Though writers and philosophers as far back as the 1700s (such as Rousseau in his work Emile, or On Education) stressed the importance of nature in children's education, the movement for environmental education accelerated during the Cold War. Rachel Carson's Silent Spring, published in 1962, revealed the dangerous effects of pesticides on the environment and on humans.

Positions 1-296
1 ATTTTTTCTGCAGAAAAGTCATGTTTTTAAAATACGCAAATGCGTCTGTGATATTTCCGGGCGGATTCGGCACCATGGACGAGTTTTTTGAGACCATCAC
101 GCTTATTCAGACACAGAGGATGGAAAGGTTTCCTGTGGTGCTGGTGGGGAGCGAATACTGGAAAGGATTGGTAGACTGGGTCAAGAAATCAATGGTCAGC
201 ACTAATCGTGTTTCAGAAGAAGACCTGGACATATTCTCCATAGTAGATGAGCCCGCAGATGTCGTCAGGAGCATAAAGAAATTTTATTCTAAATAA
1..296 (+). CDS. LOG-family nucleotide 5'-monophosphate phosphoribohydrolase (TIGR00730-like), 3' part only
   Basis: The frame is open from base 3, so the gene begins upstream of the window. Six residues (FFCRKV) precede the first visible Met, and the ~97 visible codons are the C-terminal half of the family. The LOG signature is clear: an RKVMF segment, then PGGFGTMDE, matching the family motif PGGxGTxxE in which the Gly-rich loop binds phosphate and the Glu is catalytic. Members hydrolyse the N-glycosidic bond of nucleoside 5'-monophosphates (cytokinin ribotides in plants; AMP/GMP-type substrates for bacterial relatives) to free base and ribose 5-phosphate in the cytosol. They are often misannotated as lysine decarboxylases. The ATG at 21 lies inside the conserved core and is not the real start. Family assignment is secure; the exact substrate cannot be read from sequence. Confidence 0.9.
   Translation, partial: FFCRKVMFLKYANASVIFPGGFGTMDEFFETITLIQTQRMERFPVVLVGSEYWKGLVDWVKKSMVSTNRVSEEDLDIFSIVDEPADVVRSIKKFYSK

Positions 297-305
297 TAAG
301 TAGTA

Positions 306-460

The first Earth Day in 1970 involved people in communities across the United States and grew to involve countries across the world. In 1972, the United Nations Conference on the Human Environment held in Stockholm, Sweden, recognized the importance of environmental education in promoting environmental sustainability. This conference produced The Declaration of the United Nations Conference on the Human Environment, known as the Stockholm Declaration. In 1975, the Stockholm conference was followed up with the International Workshop on Environmental Education, which was held in Belgrade to define the goals, methods, and importance of environmental education. This education was not only to be emphasized for schools, but also for the general public. In the United States, the National Environmental Education Act of 1990 allowed the Environmental Protection Agency (EPA) to create federal-level programs in the area of environmental education.